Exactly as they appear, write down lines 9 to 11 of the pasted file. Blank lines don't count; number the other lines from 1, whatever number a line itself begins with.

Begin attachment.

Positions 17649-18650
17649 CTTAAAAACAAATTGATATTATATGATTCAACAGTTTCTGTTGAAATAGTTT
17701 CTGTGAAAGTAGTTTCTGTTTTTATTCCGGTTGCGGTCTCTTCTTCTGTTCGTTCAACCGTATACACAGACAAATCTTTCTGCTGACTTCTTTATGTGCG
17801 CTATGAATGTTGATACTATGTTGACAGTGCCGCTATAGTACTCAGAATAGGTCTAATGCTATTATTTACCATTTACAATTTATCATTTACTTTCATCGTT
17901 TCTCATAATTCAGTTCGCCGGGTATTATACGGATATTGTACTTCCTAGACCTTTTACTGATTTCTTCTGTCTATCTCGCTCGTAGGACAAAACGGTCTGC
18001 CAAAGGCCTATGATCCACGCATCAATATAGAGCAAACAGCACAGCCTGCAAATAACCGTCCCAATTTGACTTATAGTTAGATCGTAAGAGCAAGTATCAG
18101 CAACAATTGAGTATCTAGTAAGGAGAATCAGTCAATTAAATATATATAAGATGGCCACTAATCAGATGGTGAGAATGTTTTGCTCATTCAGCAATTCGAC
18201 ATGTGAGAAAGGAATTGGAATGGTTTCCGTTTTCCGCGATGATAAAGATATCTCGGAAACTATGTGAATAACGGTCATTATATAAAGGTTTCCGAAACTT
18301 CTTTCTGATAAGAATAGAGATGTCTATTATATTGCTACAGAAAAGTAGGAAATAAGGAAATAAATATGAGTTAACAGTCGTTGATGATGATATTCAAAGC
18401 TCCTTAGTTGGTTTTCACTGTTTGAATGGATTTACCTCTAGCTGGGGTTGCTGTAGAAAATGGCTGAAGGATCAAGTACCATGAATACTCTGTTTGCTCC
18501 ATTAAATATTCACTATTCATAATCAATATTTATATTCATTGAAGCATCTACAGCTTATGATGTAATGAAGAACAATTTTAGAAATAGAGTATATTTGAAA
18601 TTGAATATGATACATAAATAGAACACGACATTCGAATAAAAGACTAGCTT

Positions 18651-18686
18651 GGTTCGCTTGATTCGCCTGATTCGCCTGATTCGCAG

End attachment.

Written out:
18301 CTTTCTGATAAGAATAGAGATGTCTATTATATTGCTACAGAAAAGTAGGAAATAAGGAAATAAATATGAGTTAACAGTCGTTGATGATGATATTCAAAGC
18401 TCCTTAGTTGGTTTTCACTGTTTGAATGGATTTACCTCTAGCTGGGGTTGCTGTAGAAAATGGCTGAAGGATCAAGTACCATGAATACTCTGTTTGCTCC
18501 ATTAAATATTCACTATTCATAATCAATATTTATATTCATTGAAGCATCTACAGCTTATGATGTAATGAAGAACAATTTTAGAAATAGAGTATATTTGAAA